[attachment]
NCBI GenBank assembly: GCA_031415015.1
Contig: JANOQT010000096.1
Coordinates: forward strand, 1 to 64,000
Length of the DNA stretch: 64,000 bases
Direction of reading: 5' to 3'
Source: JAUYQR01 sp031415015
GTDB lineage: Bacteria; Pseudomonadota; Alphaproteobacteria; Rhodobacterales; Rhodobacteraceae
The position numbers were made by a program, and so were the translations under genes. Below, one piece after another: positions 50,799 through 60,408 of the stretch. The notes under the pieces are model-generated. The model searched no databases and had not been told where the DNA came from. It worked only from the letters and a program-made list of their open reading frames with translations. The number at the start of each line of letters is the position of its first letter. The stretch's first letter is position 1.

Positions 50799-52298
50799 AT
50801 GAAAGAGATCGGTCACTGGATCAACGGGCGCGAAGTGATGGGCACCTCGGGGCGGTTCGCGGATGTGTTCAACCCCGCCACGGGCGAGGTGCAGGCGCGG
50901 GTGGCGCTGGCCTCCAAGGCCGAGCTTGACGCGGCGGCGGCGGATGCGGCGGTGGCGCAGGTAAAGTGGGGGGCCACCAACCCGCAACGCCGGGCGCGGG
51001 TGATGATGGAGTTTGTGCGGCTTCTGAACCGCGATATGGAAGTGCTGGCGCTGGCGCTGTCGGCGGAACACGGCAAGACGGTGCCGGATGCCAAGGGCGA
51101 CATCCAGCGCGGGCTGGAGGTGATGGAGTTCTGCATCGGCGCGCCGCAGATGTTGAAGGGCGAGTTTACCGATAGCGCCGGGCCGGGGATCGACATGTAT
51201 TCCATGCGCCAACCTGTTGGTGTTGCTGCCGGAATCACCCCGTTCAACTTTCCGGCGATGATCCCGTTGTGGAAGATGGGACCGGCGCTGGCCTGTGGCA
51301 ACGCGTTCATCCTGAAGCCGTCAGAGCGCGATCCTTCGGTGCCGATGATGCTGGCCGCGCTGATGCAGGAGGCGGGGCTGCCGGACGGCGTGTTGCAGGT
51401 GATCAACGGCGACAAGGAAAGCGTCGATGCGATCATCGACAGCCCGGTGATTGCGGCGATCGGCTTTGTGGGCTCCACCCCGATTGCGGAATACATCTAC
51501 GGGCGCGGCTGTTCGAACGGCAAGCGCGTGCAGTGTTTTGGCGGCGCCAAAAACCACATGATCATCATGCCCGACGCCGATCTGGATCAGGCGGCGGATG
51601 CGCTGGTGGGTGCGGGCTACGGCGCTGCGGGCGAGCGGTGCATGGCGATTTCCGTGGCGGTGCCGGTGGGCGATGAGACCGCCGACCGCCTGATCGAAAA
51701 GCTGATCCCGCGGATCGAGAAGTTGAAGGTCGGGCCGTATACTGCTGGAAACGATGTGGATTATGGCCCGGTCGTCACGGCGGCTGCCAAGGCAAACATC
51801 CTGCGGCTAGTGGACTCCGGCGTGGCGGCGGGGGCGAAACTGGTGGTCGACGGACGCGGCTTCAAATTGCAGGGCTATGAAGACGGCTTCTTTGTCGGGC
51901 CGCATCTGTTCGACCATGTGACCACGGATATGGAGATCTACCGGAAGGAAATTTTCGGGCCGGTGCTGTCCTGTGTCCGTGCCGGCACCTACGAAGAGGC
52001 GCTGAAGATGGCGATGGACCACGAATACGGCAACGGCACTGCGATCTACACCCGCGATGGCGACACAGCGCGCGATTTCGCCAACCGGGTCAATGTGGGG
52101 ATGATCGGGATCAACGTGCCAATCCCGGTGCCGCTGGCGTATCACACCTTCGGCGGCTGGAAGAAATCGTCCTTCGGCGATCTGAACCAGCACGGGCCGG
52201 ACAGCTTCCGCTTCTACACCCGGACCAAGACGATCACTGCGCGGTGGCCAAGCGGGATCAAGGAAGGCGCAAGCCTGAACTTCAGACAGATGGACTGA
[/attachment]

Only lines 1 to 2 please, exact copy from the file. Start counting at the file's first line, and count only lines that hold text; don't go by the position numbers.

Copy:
NCBI GenBank assembly: GCA_031415015.1
Contig: JANOQT010000096.1